All Nonfiction Bullying Books Academic Author Interviews Celebrity interviews College Articles College Essays Educator of the Year Heroes Interviews Memoir Personal Experience Sports Travel & CultureAll Opinions Bullying Current Events / Politics Discrimination Drugs / Alcohol / Smoking Entertainment / Celebrities Environment Love / Relationships Movies / Music / TV Pop Culture / Trends School / College Social Issues / Civics Spirituality / Religion Sports / Hobbies
- Summer Guide
- College Guide
- Author Interviews
- Celebrity interviews
- College Articles
- College Essays
- Educator of the Year
- Personal Experience
- Travel & Culture
- Current Events / Politics
- Drugs / Alcohol / Smoking
- Entertainment / Celebrities
- Love / Relationships
- Movies / Music / TV
- Pop Culture / Trends
- School / College
- Social Issues / Civics
- Spirituality / Religion
- Sports / Hobbies
- Community Service
- Letters to the Editor
- Pride & Prejudice
- What Matters
I pushed through the crowds, keeping my head down, my blond bangs pulled low to hide my bright green eyes. I already knew how my day was going to go. Pretend to learn stuff in music. Listen attentively to the stories my english teacher told. Be completely overwhelmed by the ten new topics I needed to know by the end of the forty minute period in math. Get sweaty in gym class. Have lunch. Try to ignore the foul-mouthed kids behind me in science. Get a bad grade in Home-Ec because I’m in a group that doesn’t care. Sit, bored out of my mind, while my history teacher tried to understand what the kids that only spoke Spanish were saying. Actually learn something in Latin. Go home.
I pressed myself against the wall and tried my locker several times before it finally opened. I shoved my backpack inside and closed the door, then headed all the way to the East wing for music.
When I was right around the corner, I panicked. I can’t do it, I can’t do it! screamed my brain, and I took an immediate right turn into the nurse’s bathroom, locking myself in.
Calm down, calm down, I told myself, to no avail. Then I pulled my cell phone out of my pocket and dialed my mom’s number.
“I’m freaking out and I don’t know why!” I whispered into the phone when my mom answered.
“What?” she asked.
I repeated my message slightly louder, then crouched against the wall, afraid the nurse would hear me.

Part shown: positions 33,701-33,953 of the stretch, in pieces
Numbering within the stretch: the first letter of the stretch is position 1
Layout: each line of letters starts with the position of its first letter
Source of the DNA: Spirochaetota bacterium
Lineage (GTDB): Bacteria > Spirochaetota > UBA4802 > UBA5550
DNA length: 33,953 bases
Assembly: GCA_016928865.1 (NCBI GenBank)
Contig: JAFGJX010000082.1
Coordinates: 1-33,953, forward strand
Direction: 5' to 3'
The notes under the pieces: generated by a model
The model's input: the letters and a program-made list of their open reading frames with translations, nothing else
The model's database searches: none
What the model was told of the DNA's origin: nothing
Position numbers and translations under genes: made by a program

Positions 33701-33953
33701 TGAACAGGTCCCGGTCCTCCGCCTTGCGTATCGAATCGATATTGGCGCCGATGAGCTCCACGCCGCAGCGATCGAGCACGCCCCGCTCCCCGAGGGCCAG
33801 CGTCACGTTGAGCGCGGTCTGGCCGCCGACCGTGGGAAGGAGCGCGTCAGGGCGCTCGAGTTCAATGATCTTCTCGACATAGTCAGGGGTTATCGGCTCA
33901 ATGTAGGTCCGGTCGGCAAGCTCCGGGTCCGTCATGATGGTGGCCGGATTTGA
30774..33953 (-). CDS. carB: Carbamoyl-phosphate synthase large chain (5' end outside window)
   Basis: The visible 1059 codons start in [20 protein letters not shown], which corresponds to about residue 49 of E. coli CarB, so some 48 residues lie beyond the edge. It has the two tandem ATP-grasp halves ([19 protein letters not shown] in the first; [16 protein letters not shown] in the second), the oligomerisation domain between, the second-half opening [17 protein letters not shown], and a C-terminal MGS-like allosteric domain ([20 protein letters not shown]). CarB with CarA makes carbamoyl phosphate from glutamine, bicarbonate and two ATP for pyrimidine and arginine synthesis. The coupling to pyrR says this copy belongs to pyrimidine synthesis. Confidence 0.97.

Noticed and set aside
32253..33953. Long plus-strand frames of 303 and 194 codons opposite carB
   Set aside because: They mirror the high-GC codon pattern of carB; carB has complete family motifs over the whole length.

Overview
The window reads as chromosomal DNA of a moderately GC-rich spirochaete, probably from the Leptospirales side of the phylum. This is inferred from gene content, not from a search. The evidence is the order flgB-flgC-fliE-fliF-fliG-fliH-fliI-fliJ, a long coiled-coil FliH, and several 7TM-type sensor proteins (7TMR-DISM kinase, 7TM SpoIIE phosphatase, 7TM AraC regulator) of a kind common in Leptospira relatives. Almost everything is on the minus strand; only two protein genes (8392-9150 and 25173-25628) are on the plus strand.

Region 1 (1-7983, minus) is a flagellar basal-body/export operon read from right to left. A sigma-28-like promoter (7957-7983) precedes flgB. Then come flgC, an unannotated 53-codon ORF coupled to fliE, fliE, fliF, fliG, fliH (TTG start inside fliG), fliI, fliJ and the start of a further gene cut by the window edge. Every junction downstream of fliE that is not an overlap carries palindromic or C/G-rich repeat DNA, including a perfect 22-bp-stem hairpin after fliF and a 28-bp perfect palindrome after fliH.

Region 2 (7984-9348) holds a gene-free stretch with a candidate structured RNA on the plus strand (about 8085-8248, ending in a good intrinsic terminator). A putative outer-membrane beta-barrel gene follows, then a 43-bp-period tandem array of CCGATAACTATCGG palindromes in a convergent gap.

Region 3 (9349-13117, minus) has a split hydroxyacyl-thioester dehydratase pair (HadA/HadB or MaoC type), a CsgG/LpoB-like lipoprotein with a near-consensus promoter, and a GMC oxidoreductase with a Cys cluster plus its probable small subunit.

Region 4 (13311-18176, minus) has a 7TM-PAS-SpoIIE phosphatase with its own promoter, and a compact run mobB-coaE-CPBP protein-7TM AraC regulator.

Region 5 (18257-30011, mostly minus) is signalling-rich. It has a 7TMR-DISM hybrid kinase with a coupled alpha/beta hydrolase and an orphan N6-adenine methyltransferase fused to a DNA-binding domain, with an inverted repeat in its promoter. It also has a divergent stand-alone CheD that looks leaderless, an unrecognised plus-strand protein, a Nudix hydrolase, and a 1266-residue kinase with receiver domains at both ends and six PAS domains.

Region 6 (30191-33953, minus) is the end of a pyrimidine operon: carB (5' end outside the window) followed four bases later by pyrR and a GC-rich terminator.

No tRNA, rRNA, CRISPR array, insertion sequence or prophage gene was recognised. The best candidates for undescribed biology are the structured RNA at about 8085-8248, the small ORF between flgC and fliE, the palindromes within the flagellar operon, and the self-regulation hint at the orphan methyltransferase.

“Where are you?” she asked.
“Try rinsing cold water onto your wrists,” she instructed. “If that doesn’t work, tell the nurse you’re not feeling well, and have her call me.”
By then I was crying freely, and I replied tearfully, “Okay.” We hung up, and I rinsed my hands beneath the sink.
I stood like that until I heard the bell ring for first period, and even by then I still wasn’t feeling better. So I turned off the faucet, dried my hands and my eyes, and opened the bathroom door.
“I’m not feeling good,” I told the nurse.
She glanced up at me, and I thanked God that my eyes don’t get red and puffy when I cry. “You look pale,” she said.
I always look pale, I thought, but said instead, “I do?”
She took my temperature, and tsked. “Normal,” she told me, showing me the thermometer. “Go back to class.”
No! “I honestly can’t,” I told her. “I’m really not feeling good.”
She raised her eyebrows. “Like how?”
“I’m dizzy,” I said. “And I feel really weak. Shaky.”
She looked me up and down, and said, “Fine. Do you have someone home you can call to get you?”
I nodded, and she directed me to the phone.
From there, things just went downhill fast. Each day was worse, because I was afraid it would happen again, to the point where I was so traumatized I couldn’t even go. Eventually, my mom made a doctor’s appointment for me, saying that I needed anxiety medication.
The doctor prescribed a low dosage, and tried to give me a hug. I squirmed out of her grip, uncomfortable and upset and scared. I told myself that the medication would make me zombie-like, and I wouldn’t be able to feel for myself.
I convinced myself this, and when the time came to actually take it, I was shaking so hard I couldn’t even hold the spoon to eat the powdered-up-pill-and-applesauce mix my mom made for me. Finally, she managed to convince me(partly) that the medicine wouldn’t even work yet because it took many doses to even get in my system.
The medicine didn’t work at all. The doctor kept prescribing higher doses, and I started going to a phychiatrist, to no avail.
Then, one night while I was on the computer, my mom got a call from my wealthy aunt. My aunt(Cathy) has always made her kids go to the Catholic school nearby, but we’ve never had the money. Aunt Cathy offered to pay for me to go to this school.
I couldn’t believe it. I “shadowed” a kid I’d gone to pre-school with, and fell in love with the place. Everyone was actually nice to me. They cared about me, and said “Hi,” to me if they passed me in the hallways. It was amazing.
My parents quickly arranged for me to start going there, and soon I was dressed up in my school uniform(something I never would have dreamed of wearing before) and ready to go to school.
It took awhile for me to get adjusted, and even then the anxiety was still attacking me daily. Just when it seemed nothing would ever work, it stopped.
I guess I just got the right amount of medicine and the right psychiatrist. I am proud to say that I am an active member in the school’s community, wear cute outfits even when I’m not in school, and always wear my hair pulled back away from my face so people can see me for who I am.
Because that’s important. Looking back, I saw that I was a good kid trapped in a bad situation, forced to adapt so I looked like all the rest. But that’s not who I am.
I’m Sam. I’m the girl who’s not afraid to express herself. The girl who’s funny, smart, and not-so-athletic. I'm the teenage girl who always makes her friends laugh. I’m… well, me.
Can you say the same?